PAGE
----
This post was meant to be about my experience of a pop up restaurant night in the Dublin Cookery School. Instead, it's about chicken soup. You don't need to be a super-sleuth to deduce what happened there.
I'm not sure why my cold-addled brain suddenly had a notion to make chicken, egg and lemon, or avgolemono, soup but once I realised I had all the necessary ingredients I knew I would have to scrape together the energy to find my way to the kitchen. Chicken soup is already the embodiment of comfort food but I think there was something about the added comfort of this soup bringing back memories of holidays in Greece, especially of being in Crete with my Mum, that enabled me to find the wherewithal to make this. It speaks volumes about the easiness of this recipe that I managed to put it together on a day when even pouring hot water on lemsip felt like serious gastronomy.
This soup is everything you need when you're under the weather; easy to digest with a comforting richness from the eggs and a burst of flavour (and hopefully a good bang of vitamin C) from the lemons. It's just what the doctor ordered.
avgolemono (adapted from the Ballymaloe Cookery Course book)
1.25 litres chicken stock, preferably homemade
1 free range chicken breast
50g orzo pasta (or other small pasta or rice)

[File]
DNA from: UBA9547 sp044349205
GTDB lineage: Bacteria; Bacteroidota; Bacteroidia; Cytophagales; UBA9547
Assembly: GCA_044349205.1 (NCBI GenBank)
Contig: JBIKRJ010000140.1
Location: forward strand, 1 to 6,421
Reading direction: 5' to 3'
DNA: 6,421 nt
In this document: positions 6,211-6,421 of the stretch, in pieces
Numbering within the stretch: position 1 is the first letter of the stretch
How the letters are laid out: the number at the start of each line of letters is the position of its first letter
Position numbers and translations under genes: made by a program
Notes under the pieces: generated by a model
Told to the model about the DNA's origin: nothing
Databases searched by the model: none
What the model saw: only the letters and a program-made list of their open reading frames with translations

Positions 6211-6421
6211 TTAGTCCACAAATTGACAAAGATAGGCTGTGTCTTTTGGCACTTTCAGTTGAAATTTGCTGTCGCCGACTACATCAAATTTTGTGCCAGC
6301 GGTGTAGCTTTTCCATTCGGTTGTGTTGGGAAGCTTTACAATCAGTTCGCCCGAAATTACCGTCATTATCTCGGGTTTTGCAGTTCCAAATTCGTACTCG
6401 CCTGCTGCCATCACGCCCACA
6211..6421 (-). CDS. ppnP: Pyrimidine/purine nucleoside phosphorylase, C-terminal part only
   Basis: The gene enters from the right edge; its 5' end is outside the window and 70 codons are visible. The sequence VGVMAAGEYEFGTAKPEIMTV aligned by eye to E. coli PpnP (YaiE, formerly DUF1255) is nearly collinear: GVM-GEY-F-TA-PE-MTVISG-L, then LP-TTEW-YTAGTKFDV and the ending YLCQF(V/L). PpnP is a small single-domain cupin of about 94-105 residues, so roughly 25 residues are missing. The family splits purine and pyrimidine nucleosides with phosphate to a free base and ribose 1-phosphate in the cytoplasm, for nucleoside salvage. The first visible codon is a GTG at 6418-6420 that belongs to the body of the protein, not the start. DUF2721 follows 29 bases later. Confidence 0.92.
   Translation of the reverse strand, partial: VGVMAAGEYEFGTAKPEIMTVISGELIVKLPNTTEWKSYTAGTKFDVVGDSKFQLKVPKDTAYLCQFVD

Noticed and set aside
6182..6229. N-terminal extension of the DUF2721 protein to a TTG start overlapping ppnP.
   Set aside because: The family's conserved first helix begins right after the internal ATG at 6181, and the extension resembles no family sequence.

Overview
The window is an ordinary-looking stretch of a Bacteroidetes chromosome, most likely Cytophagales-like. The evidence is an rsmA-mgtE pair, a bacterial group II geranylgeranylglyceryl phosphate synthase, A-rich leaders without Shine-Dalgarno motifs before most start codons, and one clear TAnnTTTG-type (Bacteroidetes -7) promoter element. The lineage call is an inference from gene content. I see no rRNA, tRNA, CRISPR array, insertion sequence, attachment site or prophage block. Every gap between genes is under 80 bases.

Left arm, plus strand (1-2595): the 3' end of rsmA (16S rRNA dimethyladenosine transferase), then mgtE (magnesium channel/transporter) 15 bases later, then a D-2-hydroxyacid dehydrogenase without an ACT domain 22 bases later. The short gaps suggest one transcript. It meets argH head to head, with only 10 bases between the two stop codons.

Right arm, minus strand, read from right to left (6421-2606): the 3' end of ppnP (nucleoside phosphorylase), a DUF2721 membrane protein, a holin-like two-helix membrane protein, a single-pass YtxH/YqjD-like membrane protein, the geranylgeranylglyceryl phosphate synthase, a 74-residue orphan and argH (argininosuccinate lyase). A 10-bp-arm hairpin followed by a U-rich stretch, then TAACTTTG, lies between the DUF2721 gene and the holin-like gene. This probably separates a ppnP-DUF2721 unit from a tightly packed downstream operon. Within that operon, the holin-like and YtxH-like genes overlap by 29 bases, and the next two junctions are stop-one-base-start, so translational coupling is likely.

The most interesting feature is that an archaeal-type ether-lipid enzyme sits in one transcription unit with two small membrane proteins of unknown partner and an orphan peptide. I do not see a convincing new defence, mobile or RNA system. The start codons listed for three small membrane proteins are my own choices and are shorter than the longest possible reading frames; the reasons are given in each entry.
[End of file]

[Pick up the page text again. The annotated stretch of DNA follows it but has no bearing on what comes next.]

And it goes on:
juice of one and a half lemons
1 tbsp freshly chopped dill (I substituted 1 tsp of dried dill)
Bring the stock to a boil and add the dried dill (if using fresh you would add it at the end). Poach the chicken breast in the stock for 7 minutes, turn off the heat and allow the chicken to cool down in the stock for 10 minutes. Remove it from stock and shred it with two forks, set aside. Top the stock up with approximately 200ml water and put it back on the heat to come to a gentle simmer. Once simmering, add the orzo pasta. Juice the lemons, through a small sieve to remove the pulp and pips, into a bowl. Crack four eggs into the bowl and whisk together. Add about 4 ladles of warm stock to the egg and lemon mixture, whisking constantly. When the orzo is almost cooked through add this mixture back in to the rest of the stock and stir well. Add the shredded chicken and season to taste; you will require quite a bit of salt to balance the strong flavour of the lemon. Cook until the mixture thickens slightly, enough to lightly coat the back of a spoon. Make sure it does not boil at this point or it will curdle.